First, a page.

Source:

Nursing2015

January 2009, Volume 39 Number 1 , p 8 - 8 [FREE]

Author

  • DONNA L. KAPLAN RN, BSN, MED

Abstract

 

I find Nursing's articles to be informative, educational, and eye-opening. But as a school nurse, I was concerned when I read in your article, "Assessing a Patient for Lice Infestation" (Clinical Do's and Don'ts, July 2008),* that "anyone in close contact with the patient should be treated simultaneously." I took this to mean that all members of a household or close contacts of those exposed should be treated with chemical pediculicides.

 
Figure. No caption a... - Click to enlarge in new windowFigure. No caption available.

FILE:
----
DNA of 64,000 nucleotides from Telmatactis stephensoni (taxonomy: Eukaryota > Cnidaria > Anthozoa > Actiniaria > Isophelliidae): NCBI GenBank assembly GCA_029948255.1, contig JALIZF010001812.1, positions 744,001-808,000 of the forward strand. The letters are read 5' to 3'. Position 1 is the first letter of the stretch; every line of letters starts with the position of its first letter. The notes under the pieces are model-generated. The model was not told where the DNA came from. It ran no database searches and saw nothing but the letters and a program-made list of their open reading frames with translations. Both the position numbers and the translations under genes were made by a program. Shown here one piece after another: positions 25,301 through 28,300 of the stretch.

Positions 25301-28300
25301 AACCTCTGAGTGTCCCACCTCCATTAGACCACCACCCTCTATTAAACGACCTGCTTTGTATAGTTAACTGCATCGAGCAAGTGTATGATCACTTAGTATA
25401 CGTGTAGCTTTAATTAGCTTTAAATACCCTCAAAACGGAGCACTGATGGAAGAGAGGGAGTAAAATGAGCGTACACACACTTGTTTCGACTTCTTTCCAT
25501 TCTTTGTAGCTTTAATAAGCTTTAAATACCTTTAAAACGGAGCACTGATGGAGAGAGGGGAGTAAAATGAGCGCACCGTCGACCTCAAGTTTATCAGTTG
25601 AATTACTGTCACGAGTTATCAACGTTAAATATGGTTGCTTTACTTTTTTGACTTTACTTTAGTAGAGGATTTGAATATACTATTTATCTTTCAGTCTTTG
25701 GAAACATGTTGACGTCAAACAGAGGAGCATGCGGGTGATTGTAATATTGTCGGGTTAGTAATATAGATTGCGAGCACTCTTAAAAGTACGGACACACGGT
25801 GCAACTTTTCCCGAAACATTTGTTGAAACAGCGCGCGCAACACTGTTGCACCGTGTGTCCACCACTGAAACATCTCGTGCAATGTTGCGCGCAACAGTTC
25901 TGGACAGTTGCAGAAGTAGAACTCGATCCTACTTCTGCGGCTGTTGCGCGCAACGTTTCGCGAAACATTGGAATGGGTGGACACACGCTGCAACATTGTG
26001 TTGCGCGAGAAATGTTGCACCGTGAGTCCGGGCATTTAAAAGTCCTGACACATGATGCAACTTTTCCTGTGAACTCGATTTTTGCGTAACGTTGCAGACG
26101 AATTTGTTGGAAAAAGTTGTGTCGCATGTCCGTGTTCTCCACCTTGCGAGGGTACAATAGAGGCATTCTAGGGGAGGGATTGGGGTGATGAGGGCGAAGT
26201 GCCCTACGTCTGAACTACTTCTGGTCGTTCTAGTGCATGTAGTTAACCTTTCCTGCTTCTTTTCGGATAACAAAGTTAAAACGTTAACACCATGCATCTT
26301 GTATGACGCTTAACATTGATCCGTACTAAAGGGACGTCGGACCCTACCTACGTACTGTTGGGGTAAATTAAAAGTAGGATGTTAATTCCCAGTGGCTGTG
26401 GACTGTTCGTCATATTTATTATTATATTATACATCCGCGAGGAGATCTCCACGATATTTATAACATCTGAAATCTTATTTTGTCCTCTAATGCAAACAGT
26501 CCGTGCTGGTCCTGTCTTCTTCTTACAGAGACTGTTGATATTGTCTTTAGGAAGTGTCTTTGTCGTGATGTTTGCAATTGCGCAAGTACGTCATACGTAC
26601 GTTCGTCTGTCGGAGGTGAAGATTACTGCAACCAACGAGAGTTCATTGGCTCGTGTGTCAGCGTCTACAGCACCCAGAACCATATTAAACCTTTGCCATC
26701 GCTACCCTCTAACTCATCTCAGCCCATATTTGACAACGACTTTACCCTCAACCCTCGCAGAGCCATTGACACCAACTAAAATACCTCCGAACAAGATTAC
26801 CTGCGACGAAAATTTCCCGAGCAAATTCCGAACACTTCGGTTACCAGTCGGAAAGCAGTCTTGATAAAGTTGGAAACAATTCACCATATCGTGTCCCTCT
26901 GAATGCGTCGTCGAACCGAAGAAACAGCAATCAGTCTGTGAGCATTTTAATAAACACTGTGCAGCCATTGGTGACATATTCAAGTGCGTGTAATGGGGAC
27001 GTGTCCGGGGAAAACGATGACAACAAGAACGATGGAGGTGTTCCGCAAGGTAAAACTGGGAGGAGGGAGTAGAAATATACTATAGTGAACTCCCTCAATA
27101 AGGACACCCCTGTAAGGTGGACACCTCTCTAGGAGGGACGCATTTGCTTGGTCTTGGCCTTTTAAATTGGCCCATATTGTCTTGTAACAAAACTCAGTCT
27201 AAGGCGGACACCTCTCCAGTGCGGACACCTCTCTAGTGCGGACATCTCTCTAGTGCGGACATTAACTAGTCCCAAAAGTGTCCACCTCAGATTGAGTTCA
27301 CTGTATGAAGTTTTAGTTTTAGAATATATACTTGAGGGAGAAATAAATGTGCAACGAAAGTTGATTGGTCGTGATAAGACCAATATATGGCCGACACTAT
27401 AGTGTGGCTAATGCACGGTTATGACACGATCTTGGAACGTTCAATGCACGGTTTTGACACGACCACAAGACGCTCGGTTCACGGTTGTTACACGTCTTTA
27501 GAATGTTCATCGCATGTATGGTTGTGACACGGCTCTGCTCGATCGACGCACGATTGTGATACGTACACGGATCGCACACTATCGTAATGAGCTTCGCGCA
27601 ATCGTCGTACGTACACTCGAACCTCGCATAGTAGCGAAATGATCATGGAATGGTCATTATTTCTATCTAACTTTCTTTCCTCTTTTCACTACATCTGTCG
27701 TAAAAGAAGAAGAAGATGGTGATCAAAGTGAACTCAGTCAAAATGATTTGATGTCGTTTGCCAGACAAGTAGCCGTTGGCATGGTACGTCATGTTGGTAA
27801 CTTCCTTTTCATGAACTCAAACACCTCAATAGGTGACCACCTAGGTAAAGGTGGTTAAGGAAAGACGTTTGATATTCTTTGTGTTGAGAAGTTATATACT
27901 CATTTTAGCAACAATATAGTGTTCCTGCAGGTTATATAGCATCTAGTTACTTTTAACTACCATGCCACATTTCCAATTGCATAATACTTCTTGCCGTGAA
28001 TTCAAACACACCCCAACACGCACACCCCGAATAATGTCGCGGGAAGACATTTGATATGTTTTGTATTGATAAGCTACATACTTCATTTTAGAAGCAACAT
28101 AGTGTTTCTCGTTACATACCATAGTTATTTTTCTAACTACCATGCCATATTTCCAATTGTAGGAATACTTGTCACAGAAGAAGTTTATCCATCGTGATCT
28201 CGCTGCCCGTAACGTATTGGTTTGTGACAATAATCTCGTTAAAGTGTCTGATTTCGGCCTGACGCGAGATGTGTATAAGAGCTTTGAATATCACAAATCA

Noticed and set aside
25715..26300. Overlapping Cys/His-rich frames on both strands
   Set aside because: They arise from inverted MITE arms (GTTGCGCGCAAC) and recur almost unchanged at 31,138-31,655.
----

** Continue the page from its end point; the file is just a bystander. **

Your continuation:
Recent research has shown that only those patients with active lice or viable eggs should be treated with pec-ulicides. Daily head checks of those who have been exposed are recommended.

 

Because of overtreatment with pediculicides, many lice have become resistant to the treatment shampoos. I'm concerned that too many patients, especially children, are being unnecessarily placed at risk for adverse reactions to chemical treatments for head lice. Pediculosis isn't a disease; it's just a nuisance.

 

DONNA L. KAPLAN, RN, BSN, MED

 

Stoughton, Mass.

 

*Individual subscribers can also access these articles free online at http://www.nursing2009.com. [Context Link]